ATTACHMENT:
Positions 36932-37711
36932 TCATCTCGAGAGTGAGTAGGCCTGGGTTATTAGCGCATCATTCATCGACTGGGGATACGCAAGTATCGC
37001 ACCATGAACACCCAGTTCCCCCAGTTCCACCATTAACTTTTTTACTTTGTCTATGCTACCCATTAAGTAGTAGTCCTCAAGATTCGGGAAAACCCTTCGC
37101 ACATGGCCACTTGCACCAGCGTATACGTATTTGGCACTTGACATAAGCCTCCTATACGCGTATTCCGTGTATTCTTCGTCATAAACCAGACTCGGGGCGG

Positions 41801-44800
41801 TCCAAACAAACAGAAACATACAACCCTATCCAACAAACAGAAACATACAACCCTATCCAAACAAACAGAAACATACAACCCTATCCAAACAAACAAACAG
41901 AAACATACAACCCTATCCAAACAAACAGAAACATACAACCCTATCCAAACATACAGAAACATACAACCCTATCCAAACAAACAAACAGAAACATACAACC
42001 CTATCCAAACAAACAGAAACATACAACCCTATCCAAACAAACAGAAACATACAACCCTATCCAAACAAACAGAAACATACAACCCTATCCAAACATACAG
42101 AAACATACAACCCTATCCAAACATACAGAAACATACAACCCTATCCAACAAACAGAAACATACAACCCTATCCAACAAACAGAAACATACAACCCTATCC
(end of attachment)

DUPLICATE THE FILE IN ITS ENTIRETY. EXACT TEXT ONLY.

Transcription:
Positions 36932-37711
36932 TCATCTCGAGAGTGAGTAGGCCTGGGTTATTAGCGCATCATTCATCGACTGGGGATACGCAAGTATCGC
37001 ACCATGAACACCCAGTTCCCCCAGTTCCACCATTAACTTTTTTACTTTGTCTATGCTACCCATTAAGTAGTAGTCCTCAAGATTCGGGAAAACCCTTCGC
37101 ACATGGCCACTTGCACCAGCGTATACGTATTTGGCACTTGACATAAGCCTCCTATACGCGTATTCCGTGTATTCTTCGTCATAAACCAGACTCGGGGCGG

Positions 41801-44800
41801 TCCAAACAAACAGAAACATACAACCCTATCCAACAAACAGAAACATACAACCCTATCCAAACAAACAGAAACATACAACCCTATCCAAACAAACAAACAG
41901 AAACATACAACCCTATCCAAACAAACAGAAACATACAACCCTATCCAAACATACAGAAACATACAACCCTATCCAAACAAACAAACAGAAACATACAACC
42001 CTATCCAAACAAACAGAAACATACAACCCTATCCAAACAAACAGAAACATACAACCCTATCCAAACAAACAGAAACATACAACCCTATCCAAACATACAG
42101 AAACATACAACCCTATCCAAACATACAGAAACATACAACCCTATCCAACAAACAGAAACATACAACCCTATCCAACAAACAGAAACATACAACCCTATCC